Following a gap of several months, discussions on the issue of Rupee crunch have resurfaced.
Business houses, other commercial entities and financial institutions yesterday met in Thimphu to discuss issues they were facing ever since the Rupee crunch issue that shows no signs of looking up whatsoever.
Businessmen feel banks discontinuing to lend money, and at the amounts they required, hobbled their activities.
It, however, remains unclear which facet of the business has been affected by the Rupee crunch, because retailers in the market claim to be thriving, because not everybody can make trips to the bordering Indian towns and lift supplies.
Feeling the pinch are a few businesses, like car dealers, who still believe the government’s sticking to the ban on import of cars affected them hardest, contractors building private structures, and importers of miscellaneous goods.
In reality, it is not so much a ban the government imposed on import of cars, but the stiff measures they had the central bank take, that made import of cars difficult.
When release of Rupee is tightened, it is obvious that car dealers, who lift cars from India and other foreign nations and pay in foreign currency, will come to a screeching stop in how they conducted their business.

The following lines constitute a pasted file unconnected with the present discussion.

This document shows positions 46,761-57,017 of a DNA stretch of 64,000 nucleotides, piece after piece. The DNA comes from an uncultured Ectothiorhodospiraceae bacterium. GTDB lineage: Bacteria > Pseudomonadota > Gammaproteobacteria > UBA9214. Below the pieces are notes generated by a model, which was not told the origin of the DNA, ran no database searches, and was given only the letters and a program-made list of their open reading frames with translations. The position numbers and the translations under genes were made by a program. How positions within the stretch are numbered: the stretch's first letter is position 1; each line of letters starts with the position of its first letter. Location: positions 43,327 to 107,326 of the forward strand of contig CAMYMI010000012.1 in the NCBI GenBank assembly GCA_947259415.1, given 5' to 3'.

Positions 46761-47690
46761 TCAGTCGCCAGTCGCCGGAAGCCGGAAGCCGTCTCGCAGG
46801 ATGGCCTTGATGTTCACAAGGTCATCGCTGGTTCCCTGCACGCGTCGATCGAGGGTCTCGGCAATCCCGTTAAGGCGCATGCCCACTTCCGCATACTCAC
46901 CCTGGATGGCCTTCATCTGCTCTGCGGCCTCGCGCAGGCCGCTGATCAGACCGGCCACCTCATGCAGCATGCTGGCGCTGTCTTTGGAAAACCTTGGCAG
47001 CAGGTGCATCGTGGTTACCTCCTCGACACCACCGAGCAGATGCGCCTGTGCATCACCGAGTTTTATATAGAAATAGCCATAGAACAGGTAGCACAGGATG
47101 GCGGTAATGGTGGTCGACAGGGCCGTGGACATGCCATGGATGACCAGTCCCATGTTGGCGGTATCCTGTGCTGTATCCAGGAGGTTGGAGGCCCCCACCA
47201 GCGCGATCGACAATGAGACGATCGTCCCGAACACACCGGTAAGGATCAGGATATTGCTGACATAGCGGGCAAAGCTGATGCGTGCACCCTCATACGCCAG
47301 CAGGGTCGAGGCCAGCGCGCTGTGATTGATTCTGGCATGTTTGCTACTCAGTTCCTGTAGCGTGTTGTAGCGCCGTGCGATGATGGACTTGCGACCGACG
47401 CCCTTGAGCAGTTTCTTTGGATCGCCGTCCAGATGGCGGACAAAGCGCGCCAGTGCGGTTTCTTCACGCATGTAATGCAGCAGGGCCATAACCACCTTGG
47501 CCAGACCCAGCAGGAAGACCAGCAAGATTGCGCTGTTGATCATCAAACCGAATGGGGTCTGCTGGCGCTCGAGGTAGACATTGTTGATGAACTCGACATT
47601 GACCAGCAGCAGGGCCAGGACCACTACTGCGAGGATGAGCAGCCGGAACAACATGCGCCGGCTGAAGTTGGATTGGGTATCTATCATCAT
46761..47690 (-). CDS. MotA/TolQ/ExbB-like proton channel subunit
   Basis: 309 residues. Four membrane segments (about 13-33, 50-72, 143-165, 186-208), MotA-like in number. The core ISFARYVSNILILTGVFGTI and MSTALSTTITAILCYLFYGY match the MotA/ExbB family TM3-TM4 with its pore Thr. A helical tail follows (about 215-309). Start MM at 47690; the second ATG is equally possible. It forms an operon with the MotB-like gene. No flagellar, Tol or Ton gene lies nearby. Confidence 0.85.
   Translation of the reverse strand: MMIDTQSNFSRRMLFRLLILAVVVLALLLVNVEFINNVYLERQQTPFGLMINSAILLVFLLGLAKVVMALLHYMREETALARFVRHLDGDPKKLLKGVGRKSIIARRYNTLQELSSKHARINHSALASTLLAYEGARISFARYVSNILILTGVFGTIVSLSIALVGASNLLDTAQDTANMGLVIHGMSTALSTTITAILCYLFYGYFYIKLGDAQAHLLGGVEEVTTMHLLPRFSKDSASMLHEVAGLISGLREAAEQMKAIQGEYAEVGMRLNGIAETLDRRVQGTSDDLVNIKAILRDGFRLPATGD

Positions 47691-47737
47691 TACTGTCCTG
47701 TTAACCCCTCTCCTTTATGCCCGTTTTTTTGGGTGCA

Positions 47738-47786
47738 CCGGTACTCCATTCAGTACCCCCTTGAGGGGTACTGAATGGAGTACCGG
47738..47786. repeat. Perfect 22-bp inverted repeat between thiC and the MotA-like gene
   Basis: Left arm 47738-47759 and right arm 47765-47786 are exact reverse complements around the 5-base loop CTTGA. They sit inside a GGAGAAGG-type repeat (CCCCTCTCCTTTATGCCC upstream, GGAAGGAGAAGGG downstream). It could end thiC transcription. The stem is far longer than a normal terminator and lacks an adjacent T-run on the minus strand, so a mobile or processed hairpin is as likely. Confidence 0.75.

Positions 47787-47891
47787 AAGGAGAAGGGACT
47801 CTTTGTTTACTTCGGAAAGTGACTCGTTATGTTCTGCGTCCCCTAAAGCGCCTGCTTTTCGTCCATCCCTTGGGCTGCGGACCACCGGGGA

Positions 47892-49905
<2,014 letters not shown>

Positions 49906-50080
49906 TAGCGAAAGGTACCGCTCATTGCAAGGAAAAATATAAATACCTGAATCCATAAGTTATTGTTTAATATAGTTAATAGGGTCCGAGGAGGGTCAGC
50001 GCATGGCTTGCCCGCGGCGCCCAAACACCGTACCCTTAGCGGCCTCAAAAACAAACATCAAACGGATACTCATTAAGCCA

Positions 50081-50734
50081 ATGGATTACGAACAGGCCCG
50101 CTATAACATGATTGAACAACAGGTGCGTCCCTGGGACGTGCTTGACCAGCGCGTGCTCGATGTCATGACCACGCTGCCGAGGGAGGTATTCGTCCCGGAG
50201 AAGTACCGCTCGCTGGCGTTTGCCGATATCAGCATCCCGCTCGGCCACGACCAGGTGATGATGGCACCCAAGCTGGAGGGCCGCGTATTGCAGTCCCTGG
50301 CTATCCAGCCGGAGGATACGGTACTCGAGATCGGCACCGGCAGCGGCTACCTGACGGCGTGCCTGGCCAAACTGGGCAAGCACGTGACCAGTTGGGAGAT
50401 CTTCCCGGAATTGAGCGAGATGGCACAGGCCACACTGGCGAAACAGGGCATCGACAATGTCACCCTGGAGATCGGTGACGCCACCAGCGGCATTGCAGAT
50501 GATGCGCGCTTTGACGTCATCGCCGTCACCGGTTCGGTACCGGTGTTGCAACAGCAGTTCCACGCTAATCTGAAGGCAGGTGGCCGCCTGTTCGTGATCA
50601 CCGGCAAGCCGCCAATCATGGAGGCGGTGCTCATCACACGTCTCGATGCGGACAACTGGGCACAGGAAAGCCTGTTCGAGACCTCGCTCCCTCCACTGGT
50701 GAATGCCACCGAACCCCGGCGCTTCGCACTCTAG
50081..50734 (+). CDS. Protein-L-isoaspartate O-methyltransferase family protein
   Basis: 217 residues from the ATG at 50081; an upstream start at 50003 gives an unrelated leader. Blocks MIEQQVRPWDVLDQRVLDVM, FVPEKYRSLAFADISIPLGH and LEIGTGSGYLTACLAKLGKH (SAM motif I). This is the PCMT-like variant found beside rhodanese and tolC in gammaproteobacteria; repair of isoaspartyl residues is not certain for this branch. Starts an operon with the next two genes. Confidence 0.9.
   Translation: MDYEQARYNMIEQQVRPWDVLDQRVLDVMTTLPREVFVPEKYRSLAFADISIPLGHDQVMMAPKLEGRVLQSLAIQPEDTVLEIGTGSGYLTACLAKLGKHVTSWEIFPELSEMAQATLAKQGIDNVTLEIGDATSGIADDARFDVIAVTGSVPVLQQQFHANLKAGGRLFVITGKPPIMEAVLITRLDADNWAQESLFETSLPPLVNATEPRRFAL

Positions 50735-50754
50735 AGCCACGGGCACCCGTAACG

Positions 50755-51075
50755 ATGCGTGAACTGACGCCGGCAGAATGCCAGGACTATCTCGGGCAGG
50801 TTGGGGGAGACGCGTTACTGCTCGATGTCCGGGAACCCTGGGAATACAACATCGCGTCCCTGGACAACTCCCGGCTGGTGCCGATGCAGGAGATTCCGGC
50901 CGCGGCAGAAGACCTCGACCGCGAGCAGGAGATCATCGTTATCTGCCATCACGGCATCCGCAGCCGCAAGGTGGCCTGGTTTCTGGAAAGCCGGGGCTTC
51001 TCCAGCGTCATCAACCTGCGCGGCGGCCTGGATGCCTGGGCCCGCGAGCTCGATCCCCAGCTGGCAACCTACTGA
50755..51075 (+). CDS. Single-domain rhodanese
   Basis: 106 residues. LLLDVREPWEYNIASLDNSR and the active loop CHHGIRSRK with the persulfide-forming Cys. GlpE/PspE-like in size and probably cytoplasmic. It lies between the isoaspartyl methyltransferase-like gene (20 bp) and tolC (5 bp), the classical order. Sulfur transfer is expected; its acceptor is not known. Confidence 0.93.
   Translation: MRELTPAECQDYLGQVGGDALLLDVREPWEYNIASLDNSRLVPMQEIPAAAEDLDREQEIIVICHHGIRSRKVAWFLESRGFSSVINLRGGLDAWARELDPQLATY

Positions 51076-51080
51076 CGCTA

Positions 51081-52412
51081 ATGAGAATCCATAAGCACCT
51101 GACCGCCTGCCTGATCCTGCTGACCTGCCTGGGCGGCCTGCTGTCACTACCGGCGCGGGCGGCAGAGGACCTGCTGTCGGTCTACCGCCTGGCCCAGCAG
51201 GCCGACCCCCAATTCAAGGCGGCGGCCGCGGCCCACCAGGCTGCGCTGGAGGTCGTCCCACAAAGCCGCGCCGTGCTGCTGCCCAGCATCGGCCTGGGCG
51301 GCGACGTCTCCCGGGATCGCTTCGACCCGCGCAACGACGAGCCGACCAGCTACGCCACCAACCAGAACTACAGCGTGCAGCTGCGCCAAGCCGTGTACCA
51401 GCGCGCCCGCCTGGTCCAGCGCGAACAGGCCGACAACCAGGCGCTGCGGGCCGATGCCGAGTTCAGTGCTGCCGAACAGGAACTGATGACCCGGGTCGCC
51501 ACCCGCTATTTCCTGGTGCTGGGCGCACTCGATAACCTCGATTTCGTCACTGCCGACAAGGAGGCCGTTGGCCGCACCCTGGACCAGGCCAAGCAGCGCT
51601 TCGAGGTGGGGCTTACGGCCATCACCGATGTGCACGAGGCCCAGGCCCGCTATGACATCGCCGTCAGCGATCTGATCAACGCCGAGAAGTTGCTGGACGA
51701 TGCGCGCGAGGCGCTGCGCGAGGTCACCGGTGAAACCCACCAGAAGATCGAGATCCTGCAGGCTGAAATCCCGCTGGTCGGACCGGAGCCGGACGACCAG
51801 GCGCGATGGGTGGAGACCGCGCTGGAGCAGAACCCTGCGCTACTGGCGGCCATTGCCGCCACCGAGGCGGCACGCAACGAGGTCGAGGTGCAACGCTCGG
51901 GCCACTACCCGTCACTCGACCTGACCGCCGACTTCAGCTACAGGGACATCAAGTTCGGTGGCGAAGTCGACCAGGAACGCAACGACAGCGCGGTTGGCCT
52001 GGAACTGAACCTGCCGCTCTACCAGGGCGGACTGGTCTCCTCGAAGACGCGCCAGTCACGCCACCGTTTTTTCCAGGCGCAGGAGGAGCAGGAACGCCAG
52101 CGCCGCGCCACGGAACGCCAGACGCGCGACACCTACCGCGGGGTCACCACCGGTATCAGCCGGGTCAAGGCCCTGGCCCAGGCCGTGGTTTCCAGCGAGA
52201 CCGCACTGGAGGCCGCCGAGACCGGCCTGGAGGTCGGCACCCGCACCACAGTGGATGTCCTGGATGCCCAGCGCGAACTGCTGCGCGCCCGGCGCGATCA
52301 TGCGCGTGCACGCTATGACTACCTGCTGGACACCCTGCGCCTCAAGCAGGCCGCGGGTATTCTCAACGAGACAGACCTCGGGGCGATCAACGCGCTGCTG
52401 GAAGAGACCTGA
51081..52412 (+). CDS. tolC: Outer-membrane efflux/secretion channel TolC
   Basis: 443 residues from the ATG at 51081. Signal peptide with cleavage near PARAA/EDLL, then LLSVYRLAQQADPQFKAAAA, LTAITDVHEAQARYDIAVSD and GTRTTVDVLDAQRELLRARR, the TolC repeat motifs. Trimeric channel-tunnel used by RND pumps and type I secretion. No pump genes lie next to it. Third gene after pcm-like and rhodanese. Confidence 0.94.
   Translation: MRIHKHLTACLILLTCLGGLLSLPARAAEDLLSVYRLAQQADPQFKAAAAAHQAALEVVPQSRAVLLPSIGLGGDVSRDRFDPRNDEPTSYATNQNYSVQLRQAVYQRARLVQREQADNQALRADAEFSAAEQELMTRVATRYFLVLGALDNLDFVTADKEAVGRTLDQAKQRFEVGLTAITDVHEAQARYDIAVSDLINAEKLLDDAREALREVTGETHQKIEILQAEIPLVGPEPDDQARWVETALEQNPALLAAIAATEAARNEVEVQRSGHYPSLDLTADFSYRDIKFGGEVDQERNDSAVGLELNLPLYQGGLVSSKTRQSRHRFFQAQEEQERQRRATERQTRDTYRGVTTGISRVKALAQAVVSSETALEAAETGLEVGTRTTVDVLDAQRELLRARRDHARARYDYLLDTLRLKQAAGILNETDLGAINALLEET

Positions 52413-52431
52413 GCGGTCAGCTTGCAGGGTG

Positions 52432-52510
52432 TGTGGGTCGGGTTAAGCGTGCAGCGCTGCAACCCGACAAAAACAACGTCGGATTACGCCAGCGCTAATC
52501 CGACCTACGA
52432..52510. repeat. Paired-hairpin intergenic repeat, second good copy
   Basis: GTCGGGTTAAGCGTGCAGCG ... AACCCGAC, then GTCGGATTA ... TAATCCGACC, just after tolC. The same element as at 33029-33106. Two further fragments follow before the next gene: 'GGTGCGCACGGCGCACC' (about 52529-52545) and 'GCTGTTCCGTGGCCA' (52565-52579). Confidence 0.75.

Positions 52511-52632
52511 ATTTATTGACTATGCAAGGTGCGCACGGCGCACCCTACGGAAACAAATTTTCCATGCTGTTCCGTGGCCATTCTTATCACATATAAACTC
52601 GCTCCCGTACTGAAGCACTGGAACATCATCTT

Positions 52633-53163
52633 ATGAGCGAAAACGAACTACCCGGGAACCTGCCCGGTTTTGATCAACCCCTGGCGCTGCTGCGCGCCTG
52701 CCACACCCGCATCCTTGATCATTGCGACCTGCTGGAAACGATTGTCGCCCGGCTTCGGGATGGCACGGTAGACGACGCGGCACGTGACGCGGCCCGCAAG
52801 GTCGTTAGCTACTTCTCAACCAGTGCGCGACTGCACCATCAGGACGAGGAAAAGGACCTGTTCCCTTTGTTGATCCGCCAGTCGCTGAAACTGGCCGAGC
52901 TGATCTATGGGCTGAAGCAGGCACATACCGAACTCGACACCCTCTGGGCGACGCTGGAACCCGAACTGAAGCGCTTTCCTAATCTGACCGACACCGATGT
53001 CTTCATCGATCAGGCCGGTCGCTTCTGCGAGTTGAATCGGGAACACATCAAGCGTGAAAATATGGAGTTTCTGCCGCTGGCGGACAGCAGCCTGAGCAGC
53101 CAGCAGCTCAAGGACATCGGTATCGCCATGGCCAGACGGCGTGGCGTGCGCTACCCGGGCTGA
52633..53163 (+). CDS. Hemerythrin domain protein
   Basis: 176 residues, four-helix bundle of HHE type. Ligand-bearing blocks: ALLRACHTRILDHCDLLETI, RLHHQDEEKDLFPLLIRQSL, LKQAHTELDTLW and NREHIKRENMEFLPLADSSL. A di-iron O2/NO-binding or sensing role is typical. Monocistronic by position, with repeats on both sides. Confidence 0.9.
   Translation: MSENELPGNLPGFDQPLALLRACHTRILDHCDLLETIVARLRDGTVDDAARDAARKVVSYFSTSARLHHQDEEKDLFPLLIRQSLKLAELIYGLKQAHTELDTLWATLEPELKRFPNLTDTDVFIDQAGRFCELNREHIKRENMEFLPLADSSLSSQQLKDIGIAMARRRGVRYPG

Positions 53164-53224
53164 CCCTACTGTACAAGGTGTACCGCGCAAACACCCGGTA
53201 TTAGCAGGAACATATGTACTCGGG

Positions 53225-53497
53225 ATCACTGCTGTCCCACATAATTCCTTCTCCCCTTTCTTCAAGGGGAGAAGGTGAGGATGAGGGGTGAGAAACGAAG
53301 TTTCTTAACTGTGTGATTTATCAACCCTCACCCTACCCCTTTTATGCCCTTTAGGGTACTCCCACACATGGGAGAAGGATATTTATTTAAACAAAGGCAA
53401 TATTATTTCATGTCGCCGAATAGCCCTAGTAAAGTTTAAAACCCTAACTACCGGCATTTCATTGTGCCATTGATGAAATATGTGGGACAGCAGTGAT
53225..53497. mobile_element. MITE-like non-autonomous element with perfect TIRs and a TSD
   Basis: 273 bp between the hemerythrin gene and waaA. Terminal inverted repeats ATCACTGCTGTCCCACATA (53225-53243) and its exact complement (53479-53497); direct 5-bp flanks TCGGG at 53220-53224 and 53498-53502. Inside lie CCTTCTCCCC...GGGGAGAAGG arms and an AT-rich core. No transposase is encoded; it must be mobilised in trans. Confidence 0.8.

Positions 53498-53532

In an attempt to exonerate themselves, representatives of the financial institutions clarified, while they were willing to ease the issue through further external borrowings, for which they claim to have found a ready lender, it was thwarted by the central bank.
The central bank probably turned down that idea, because such measures are only short-term, and will only exacerbate the existing financial conundrum.
It will allow the banks to lend money as they did, which apparently led to the situation the country is in today, more cars will be bought, houses constructed, people will visit bordering Indian towns frequently, and spend on what is already available in-country until the banks’ borrowed money is exhausted.
The cycle ensues thereafter.
The issues businessmen raised, and the proposals they wish to submit, reflect growing commercial interest and a vested one at that.
Don’t we have too many cars on the road already, enough structures exploiting more and more land, both arable and forested, and are we not already living far lavish lives than what is expected of a donor-dependent, low-income nation, one that should be driven more by needs than insatiable wants?
Bhutanese are finally beginning to see the Rupee as they would any other foreign currency, and learning to make do with less of it, which subsequently goes to encouraging and promoting the country’s own local produce.
That is a positive sign, the fruits of which will be reflected in the lives of the future generations.
KUENSEL editorial, 18 September, 2012